The main (and I mean MAIN) narratives so far have been Malmö’s fall from grace and Hammarby‘s surprisingly flying start to the season. A mini narrative this season is also Östersund with their poor start, criminal investigations into chairman Kindberg‘s business and manager of the year for the last two seasons, Graham Potter, leaving to take over Swansea in the Championship.

Title defenders Malmö very disappointingly sit in 10th and are nowhere near their usual standard which has seen them claim the top spot 4 times in the last 5 seasons. Magnus Pehrsson was under a lot of pressure early on and after failing to bounce back after the 3-0 defeat to Djurgården in the Swedish Cup final, he was soon fired.

Hammarby on the other hand got off to a great start, winning 8 and drawing once before finishing with their first defeat of the season (against rivals AIK) and another draw. For a team that finished 9th last season, looked quite poor, sacked their manager and promoted his assistant in a move that looked like a huge gamble, this is surprising even for Allsvenskan. Fair play to Hammarby and Stefan Billborn though, they have undeniably been the best team so far, playing a very entertaining attacking football.

That said, let’s get on with some scatterplots:

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Looking at chances we can see that Hammarby spend a lot of time attacking, while at the same time limiting their opponents. Häcken does a good job as well, and Malmö actually don’t look too bad quantity-wise. AIK is a curious case with Rikard Norling as usual having his side focus more on game control than chance dominance, limiting their attack even more than last season. A bottom quartet of Dalkurd, Trelleborg, Sirius and Brommapojkarna can be easily distinguished here, with especially promoted BP looking really poor when it comes to raw chance numbers, facing a whopping 17 chances per match.

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Hammarby have been effective in front of goal, which when combined with their many chances of course is a big part of their impressive run so far. Malmö and Häcken on the other hand have seen their good numbers spoiled by some ineffective finishing, while AIK’s effectiveness has compensated for their low quantity and allows them to aim for the top. Brommapojkarna’s performance is dismal here as well, and we can also note that IFK Göteborg worryingly combine low chance quantity with ineffective scoring.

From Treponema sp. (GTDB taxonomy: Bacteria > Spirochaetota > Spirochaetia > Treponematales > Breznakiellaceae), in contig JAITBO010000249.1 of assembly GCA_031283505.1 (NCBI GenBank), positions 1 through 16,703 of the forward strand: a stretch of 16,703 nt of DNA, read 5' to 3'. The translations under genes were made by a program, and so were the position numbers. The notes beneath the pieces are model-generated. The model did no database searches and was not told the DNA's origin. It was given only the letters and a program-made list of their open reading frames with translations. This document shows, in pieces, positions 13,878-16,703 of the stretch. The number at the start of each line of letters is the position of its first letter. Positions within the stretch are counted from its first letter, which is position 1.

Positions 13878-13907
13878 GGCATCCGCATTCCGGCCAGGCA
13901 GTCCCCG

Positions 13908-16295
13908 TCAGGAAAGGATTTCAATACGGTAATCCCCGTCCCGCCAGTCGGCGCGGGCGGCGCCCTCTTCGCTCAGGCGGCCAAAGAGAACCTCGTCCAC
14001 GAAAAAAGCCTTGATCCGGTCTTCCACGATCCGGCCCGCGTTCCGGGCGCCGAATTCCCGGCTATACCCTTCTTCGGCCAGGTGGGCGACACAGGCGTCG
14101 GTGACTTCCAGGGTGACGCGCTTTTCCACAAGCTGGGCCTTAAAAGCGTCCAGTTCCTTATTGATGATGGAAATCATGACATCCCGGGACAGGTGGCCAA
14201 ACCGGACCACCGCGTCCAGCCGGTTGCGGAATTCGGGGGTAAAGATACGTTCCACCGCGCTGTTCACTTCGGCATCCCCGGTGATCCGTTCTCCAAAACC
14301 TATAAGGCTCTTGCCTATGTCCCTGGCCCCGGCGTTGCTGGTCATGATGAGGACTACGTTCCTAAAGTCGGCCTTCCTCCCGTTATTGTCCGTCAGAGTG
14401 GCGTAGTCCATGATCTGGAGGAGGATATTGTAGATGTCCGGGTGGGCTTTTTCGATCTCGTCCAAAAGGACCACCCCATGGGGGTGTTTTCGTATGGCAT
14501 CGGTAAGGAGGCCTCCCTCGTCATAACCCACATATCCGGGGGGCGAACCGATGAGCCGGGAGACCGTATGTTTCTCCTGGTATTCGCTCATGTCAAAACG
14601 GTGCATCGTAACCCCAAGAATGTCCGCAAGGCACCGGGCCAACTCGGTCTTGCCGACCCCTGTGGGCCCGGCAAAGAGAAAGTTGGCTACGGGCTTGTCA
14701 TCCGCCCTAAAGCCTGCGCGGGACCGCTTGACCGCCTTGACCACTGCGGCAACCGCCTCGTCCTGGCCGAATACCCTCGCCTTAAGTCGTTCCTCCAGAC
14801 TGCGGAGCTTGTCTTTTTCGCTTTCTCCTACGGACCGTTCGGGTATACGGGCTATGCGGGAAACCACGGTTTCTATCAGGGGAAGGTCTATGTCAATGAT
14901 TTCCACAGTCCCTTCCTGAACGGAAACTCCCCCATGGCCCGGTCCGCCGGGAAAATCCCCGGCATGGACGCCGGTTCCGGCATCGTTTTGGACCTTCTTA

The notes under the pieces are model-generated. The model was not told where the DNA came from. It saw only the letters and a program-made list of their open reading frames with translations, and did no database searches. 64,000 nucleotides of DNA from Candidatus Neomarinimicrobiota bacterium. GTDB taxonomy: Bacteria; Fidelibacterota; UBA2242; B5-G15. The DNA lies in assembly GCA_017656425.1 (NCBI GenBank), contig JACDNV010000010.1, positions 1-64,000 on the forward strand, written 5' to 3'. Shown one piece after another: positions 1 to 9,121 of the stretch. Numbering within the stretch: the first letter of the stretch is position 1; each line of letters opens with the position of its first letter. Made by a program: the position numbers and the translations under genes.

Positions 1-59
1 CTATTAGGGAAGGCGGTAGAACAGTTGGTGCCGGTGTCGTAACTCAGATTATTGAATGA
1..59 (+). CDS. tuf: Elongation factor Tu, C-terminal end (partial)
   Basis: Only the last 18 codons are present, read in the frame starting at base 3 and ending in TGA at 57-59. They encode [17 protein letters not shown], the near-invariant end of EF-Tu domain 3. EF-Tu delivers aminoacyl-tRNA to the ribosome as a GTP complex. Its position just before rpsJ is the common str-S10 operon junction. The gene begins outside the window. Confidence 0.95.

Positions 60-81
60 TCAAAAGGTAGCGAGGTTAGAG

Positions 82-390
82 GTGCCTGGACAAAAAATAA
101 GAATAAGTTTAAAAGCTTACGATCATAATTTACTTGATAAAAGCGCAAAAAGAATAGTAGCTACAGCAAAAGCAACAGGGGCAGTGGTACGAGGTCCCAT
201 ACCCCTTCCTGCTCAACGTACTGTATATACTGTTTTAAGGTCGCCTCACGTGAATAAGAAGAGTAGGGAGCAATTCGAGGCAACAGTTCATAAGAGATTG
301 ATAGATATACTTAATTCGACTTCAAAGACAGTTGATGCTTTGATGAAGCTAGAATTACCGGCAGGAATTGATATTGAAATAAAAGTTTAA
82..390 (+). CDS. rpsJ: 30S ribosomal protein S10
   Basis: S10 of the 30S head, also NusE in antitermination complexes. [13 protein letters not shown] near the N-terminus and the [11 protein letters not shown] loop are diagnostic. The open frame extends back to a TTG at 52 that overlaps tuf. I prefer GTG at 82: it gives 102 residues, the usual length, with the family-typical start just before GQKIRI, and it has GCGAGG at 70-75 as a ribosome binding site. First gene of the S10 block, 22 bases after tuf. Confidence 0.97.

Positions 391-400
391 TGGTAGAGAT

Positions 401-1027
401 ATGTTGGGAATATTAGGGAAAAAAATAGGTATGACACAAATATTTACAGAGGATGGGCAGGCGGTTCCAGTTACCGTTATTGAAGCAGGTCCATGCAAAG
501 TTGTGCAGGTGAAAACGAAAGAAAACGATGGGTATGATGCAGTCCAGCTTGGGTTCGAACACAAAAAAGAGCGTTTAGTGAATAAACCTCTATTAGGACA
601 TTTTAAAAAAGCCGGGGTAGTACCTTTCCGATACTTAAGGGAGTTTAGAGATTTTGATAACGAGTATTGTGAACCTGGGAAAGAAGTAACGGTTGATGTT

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Looking at defensive effectiveness we see how Hammarby are actually quite poor, proving the point that their success is mostly down to their impressive attack. Malmö and Östersund look surprisingly bad as well, on par with bottom teams Sirius and Dalkurd. Had they defended better they would have gone into the summer break with far more confidence of a top 3 finish, and I don’t even want to think about how Hammarby would look if they get their defense in shape.

AIK is of course the master defenders, handling the few chances faced very effectively, as is Norling’s trademark. As we’ve seen though, they’ve done so by giving up some attacking ambition, relying more on effectiveness in front of goal. There could be a fine line between success and utter failure with this approach but I suspect AIK to be in the race for the title up until November.

Bottom placed Sirius look really poor defensively and as usual they are plagued by injuries as well. They’ve also had to start with their goalkeeping coach a few matches as their only fit goalkeeper was suspended after a cocaine-related offense, which certainly didn’t make things easier. Brommapojkarna’s defensive effectiveness look OK but they still face way too many chances to avoid being involved in the relegation battle.

Lastly, Örebro have dramatically improved their defense under new manager Axel Kjäll, going from around 7.5 chances faced per goal conceded last season, to almost 12 so far. They still face a lot of chances but defend these well, looking very much to have a deliberate strategy to defend the box and let the opposition bomb away from poorer chance locations.

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Looking at the Expected goals scatter we see just how different Hammarby and AIK’s approaches are. Interestingly, this fits very well with the traditional values of the clubs with AIK focusing a lot on a solid defense looking for a controlled 1-0 win while Hammarby attack head on carefree, not minding conceding a goal or two as they can always score more if needed.

Besides the top 2 teams, there seems to be some clustering going on xG-wise. A group of 5 clubs including Malmö and Djurgården look to be in contention for a top 3 spot with average or better defenses and strong attacking, while a roughly average quartet are lead by Örebro. Lastly, we see how the bottom quartet is actually a quintet with Sundsvall also showing poor underlying performances in both ends of the pitch.

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The clustering shows up when looking at Expected Goals Difference as well, also showing that Häcken is actually on par with AIK and that Östersund is slightly worse than the other top 3 contenders. Sirius are just bad.

How about a prediction then – will the main narratives continue or will Malmö regain their form and will Hammarby drop back to their former mediocrity? Who will be relegated? Well, even if I wanted to make a prediction, we’ve seen just a bit more than one third of the season so far and there’s still a lot to come, including a very interesting transfer window which could see most clubs look very different come mid August. The only thing I can say is that the remainder of the season could very well get even more interesting than what we’ve seen so far.

That’s it for now, but I will hopefully be back soon with an update on individual player performances.

This article was written with the aid of StrataData, which is property of Stratagem Technologies. StrataData powers the StrataBet Sports Trading Platform, in addition to StrataBet Premium Recommendations.

Allsvenskan 2018 Summer update